The U.S. has been facing more intense natural disasters in both frequency and severity. Natural disasters do not discriminate, but data shows that low-to-median income people and people of color suffer greater impacts than most other groups. In the wake of Hurricane Ida, residents of southern Louisiana and beyond are expected to seek assistance with rebuilding efforts.
The federal government has a robust disaster relief system designed to provide financial assistance to those affected, but financial assistance historically has been more accessible to those who can verify ownership of an impacted residence by providing a deed or other legal instrument substantiating ownership.
By contrast, low-to-median income applicants face obstacles with ownership verification in instances where a home passes by inheritance from a grandparent or next of kin, but the legal title is never perfected by deed or other legal instrument such as a judicial estate or succession proceeding.
This lack of documentation should not bar applicants from disaster relief, and agencies administering relief are working to make this process more accessible to those impacted by disasters.
Obstacles to Rebuilding After Katrina Prompts Changes
After the devastation of Hurricane Katrina in 2005, Mississippi was given over $5.5 billion in Community Development Block Grant Disaster Relief (CDBG-DR) funding, the congressional tool for providing long-term recovery dollars to impacted communities. This represented only the second federal disaster relief grant over $1 billion dollars, the first following the events of 9/11. The Mississippi Development Authority (MDA) administers Mississippi’s CDBG–DR Program funds and ran into the issue of barriers to eligibility for financial assistance early on in its administration of Katrina relief funds.
One of the programs the MDA administered as part of the Katrina relief was the Homeowner Assistance Program (HAP). HAP’s purpose was to provide grant payments of up to $150,000 to eligible homeowners that relied upon the National Flood Maps to their detriment and suffered flood damage to their primary residence due to Katrina.
To promote resiliency, HAP grant recipients agreed to a covenant on their property establishing stronger building codes, flood insurance, and elevation requirements for them and any future owners of their property. This mitigation covenant promotes HUD policies for resilience from future disasters.
One challenge the MDA ran into in administering HAP was getting covenants in place for homeowners who lacked traditional proof of ownership. Often, homeowners had been living in their home for many years by inheritance, but the chain of title remained in the name of a deceased family member. In response, the MDA and its grant administration team created policies to expand eligibility and get aid to those homeowners most in need.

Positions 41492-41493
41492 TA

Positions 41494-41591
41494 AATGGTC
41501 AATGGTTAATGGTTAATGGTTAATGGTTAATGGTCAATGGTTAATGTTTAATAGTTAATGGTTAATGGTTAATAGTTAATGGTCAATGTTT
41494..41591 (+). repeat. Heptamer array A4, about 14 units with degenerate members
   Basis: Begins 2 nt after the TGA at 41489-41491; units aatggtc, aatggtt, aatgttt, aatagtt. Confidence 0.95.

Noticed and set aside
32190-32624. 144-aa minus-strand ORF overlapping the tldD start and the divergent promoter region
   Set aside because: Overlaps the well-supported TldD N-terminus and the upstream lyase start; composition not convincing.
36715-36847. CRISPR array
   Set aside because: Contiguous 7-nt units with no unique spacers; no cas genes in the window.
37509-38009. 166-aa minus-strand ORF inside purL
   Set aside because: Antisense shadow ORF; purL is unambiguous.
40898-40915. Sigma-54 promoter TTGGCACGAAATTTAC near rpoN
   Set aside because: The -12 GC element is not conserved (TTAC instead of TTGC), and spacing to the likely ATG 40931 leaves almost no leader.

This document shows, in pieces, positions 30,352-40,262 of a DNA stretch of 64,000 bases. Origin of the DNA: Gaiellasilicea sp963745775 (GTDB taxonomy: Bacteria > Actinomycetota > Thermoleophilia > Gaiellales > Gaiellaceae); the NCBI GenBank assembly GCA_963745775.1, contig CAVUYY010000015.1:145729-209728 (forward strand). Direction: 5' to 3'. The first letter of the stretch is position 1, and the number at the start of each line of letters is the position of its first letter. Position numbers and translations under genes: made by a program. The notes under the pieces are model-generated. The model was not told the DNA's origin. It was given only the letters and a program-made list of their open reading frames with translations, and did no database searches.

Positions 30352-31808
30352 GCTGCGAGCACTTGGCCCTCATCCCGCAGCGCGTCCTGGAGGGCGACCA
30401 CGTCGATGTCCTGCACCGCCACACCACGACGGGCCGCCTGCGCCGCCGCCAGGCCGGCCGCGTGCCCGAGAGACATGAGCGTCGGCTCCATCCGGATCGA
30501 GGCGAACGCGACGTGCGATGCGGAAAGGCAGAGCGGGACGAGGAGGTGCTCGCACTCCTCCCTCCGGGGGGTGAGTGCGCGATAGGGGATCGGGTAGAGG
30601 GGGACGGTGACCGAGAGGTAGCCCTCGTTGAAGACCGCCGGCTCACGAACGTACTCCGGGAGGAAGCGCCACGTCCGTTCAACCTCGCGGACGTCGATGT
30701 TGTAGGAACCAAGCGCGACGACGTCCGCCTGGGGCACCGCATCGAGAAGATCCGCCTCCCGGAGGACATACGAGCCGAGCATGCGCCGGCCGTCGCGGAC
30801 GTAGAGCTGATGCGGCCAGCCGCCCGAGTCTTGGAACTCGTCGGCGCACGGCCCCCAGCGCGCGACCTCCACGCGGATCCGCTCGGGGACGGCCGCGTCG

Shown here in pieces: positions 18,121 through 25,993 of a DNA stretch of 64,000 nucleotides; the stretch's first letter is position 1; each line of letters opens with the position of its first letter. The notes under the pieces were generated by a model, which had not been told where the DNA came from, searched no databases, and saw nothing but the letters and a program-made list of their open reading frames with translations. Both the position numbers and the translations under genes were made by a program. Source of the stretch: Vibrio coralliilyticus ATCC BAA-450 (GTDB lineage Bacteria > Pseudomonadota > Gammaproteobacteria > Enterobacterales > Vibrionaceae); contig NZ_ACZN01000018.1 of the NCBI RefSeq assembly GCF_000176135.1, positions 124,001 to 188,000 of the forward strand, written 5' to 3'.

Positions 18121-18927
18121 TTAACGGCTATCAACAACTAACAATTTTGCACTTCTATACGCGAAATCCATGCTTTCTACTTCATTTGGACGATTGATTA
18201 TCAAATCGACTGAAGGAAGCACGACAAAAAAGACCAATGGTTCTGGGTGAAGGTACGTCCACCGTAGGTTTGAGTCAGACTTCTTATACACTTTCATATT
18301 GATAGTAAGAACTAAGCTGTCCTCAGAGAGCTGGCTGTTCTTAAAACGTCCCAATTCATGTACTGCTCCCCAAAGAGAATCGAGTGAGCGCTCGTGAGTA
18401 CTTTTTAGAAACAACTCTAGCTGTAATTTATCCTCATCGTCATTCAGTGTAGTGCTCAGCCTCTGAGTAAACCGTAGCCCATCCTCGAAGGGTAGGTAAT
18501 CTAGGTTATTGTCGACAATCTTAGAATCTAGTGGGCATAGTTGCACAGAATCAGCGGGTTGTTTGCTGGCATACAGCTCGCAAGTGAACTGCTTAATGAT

One of these policies allowed for the covenants required by HAP to be executed by 51% or greater of the current titleholders. This made it easier for applicants who may have had difficulty in tracking down every undivided interest holder in a piece of property. Another MDA policy limited how far down their family tree a HAP applicant had to go to obtain signatures for covenants in situations in which the applicant inherited property from a deceased family member.
As the country faces more devastation due to natural disasters, it seems that the federal government is increasingly running into issues like those faced by the MDA during Katrina recovery. As a result, the Federal Emergency Management Agency (FEMA) has recently announced new guidelines for the documentation it can accept to provide aid to those hit by natural disasters.
New FEMA Policy Guidelines for Receiving Aid
In awarding relief funds, FEMA is required to verify occupancy or ownership. Its new policies will allow for a broader range of documents to satisfy this requirement, including receipts for major home repairs and self-certification of ownership. FEMA also will be able to waive the verification requirements for applicants who have verified occupancy or home ownership within the past two years.
Similarly, the country faces widespread aging infrastructure, which has already begun to cause issues as natural disasters test our systems. Moving forward, any infrastructure funds and the agencies that implement and administer those funds should consider implementing policies like those of FEMA and the MDA to ensure that funds are allocated more equitably.
Ultimately the goal needs to be that relief funding makes it to all who need it, especially to the most vulnerable of our communities. We have seen that building back with resiliency in mind by requiring better building codes, requiring flood insurance in flood-prone areas, and requiring homes to be elevated in low-lying areas, saves property and lives when the next storm comes through.
By broadening access to relief programs, more people can be ready for the next big storm when it inevitably hits.
This column does not necessarily reflect the opinion of The Bureau of National Affairs, Inc. or its owners.
Mark E. Bond is a partner at Balch & Bingham LLP in Gulfport, Miss., and counsels clients on real estate issues. His experience extends to the representation of electric utilities, financial institutions, developers, and corporate clients for commercial closings.
Susan Marie Scaggs is an attorney at Balch & Bingham LLP who works on environmental matters for institutional, private, and agency clients.